When you take a job in the state of Arizona, you may be asked to sign a non-compete agreement. If you are a business owner with a job to offer, you may use a non-compete agreement to protect your interests and your proprietary information.
No matter which side of the employer/employee relationship you are coming from, it is important to understand what non-compete agreements are, how they are used, and how they can benefit both individual employees and business owners. Here are some of the key things to understand about non-compete agreements in the state of Arizona.
What Are Non-Compete Agreements?
Non-compete agreements are commonplace in the state of Arizona, and in many different industries. These agreements limit the ability of the covered employee to seek a similar position with a competing firm and can be put to a wide variety of uses. Here are a few examples.
A radio station may require its on-air personalities to sign non-compete agreements when they come onboard. That non-compete agreement and its associated enforcement mechanism are designed to protect the media outlet should it parts ways with its best talent.
The owner of an oil exploration firm may use a non-compete agreement to prevent their employees from accepting jobs with their key competitors. Existing workers may be privy to proprietary information, and going to work for a competitor could put their current employer at a disadvantage.
How Non-Compete Agreements Can Protect Trade Secrets
From the smallest startups to the largest multinational employers, businesses in Arizona are home to many valuable trade secrets. It may have taken decades to develop these trade secrets to the point of financial viability, but it takes only a minute to lose the value of that information.
One of the biggest reasons for adopting and enforcing a non-compete agreement is to prevent the loss of trade secrets and other proprietary information. Preventing employees from trading on inside information or selling the company’s secrets to the high bidder is undoubtedly in the best interest of the employer, and it is one of the most significant benefits of using a non-compete agreement for new hires.
Enforcing Non-Compete Agreements
Some people question the enforceability of non-compete agreements in Arizona, especially since it is a right-to-work state. It is important to note, however, that the right-to-work status does not have an impact on the enforcement of quality non-compete agreements.
As long as the non-compete agreement is properly structured and disclosed at the time of hiring, there should be no impediment to its enforcement. If you are hiring, it is important to have your non-compete agreement reviewed by an employment law attorney, as that is the best way to avoid unpleasant surprises down the road.
The non-compete agreement must meet four criteria to be enforceable in the state of Arizona. They are:
- The non-compete agreement must have a legitimate business purpose
- The employee must have received a benefit from the non-compete agreement
- The period and scope of the non-compete agreement must be reasonable
- The non-compete agreement may not violate public policy
Legitimate Business Purposes for Non-Compete Agreements
The primary factor in determining the enforce-ability of a non-compete agreement in the state of Arizona is whether it serves a legitimate purpose and that the employer has valid reasons for using one.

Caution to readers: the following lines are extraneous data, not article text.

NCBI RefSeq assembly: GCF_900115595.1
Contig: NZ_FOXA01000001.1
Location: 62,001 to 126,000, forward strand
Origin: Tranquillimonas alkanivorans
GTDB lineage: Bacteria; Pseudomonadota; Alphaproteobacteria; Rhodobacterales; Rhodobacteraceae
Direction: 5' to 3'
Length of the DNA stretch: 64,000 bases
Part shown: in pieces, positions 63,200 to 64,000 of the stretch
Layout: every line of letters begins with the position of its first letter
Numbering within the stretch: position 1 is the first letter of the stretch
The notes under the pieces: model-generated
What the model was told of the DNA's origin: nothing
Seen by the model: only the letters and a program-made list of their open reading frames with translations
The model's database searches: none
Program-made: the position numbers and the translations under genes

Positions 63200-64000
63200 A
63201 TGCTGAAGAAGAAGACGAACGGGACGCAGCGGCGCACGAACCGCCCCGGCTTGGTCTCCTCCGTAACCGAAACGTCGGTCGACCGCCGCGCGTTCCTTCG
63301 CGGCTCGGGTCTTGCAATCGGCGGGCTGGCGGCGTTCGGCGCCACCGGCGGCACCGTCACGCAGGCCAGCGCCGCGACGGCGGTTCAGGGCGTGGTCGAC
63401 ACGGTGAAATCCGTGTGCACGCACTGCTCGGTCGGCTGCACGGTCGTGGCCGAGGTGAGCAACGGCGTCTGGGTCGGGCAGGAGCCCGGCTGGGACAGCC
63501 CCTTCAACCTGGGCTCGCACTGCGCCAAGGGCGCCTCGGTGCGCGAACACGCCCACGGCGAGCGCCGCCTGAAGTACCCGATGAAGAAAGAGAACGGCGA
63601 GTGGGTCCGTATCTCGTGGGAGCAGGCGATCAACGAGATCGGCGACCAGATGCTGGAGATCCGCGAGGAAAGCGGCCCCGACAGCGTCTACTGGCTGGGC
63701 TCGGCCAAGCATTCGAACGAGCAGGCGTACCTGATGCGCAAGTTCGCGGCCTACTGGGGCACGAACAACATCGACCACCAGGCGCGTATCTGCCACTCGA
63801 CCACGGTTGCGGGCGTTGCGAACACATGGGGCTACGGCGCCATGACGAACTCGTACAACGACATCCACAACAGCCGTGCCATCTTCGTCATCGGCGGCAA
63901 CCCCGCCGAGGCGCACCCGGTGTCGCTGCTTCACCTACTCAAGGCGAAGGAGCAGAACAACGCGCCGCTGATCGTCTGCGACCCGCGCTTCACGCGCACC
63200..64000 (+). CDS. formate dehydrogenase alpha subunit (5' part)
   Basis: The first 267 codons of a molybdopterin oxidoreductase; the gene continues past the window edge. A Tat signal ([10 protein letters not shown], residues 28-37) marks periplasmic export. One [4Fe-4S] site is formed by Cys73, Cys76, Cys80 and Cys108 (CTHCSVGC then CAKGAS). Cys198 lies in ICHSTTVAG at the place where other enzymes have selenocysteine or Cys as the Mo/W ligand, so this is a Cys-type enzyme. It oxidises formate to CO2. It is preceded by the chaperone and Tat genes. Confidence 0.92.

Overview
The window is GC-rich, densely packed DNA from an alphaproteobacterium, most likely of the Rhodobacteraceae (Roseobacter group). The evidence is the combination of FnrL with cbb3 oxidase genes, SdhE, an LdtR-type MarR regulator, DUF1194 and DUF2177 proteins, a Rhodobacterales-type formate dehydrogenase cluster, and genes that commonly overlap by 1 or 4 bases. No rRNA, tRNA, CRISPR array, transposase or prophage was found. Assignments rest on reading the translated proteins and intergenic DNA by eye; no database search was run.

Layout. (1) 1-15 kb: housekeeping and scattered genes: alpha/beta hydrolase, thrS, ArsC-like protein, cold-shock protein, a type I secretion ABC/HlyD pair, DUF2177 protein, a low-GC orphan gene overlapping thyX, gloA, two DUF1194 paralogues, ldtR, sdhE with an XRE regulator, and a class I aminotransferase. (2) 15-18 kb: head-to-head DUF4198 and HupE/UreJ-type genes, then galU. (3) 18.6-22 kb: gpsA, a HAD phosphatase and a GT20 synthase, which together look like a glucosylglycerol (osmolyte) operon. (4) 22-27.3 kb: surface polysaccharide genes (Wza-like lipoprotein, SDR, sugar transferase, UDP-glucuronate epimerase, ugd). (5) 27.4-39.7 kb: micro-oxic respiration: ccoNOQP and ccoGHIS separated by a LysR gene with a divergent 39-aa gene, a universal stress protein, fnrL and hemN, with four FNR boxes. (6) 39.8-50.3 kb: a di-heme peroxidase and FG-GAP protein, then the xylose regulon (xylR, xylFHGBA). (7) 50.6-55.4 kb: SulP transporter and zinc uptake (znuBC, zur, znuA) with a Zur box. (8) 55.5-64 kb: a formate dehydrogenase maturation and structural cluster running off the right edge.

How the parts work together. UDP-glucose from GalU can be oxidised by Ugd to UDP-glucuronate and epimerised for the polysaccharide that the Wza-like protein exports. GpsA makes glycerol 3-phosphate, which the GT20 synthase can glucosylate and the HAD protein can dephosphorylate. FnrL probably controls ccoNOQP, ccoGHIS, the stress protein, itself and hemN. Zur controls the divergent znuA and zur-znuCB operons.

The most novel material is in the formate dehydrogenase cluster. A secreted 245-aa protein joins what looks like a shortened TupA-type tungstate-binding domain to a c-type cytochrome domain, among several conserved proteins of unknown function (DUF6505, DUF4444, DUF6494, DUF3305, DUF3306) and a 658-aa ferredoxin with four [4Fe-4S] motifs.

For instance, the business may use a non-compete agreement to prevent its carefully guarded trade secrets from being lost to a competitor. It may also use a non-compete clause to protect proprietary pricing information and other valuable pieces of intellectual property.
Benefits of Non-Compete Agreements for Employers
There are several potential advantages of non-compete agreements for companies in the state of Arizona. It is important for business owners to protect their rights, and their proprietary information, when hiring workers, and a non-compete agreement is designed to do just that.
Non-compete agreements can effectively keep current employees on the job by limiting their ability to go to work for competing firms. In that way, the non-compete agreement helps to reduce employee turnover, lowering the cost of recruitment, training and retention in the process.
A non-compete agreement can also protect the confidential and proprietary information held by the firm, which is particularly significant in knowledge-based industries like IT and healthcare. Without a non-compete agreement, employees are free to gather valuable information and trade on what they know, even if that means working for a competing firm. The non-compete agreement limits those employees’ actions and reduces the value of the knowledge in their heads accordingly.
Benefits of Non-Compete Agreements for Employees
For the non-compete agreement to be enforceable in the state of Arizona, it must have some concrete benefits for the employee in question. To incentivize an employee to sign the agreement, the employer will often offer something of value, like a raise, a promotion or a bonus. These enticements are usually sufficiently beneficial to the employee, and so can be enforced.
If you are seeking a new job with an Arizona-based employer, you could be asked to sign a non-compete agreement as a condition of employment. If you are currently working for an Arizona firm, your boss may ask you to sign a non-compete agreement, offering a raise, promotion or bonus as an enticement.
If you are the business owner, you may use a non-compete agreement to protect your interests and shield your proprietary information from competitors. No matter what the situation, understanding what non-compete agreements are, how they work and what it takes to enforce them, is valuable information to have.
Call our Employment Law team at (480) 464-1111 to discuss your case today.
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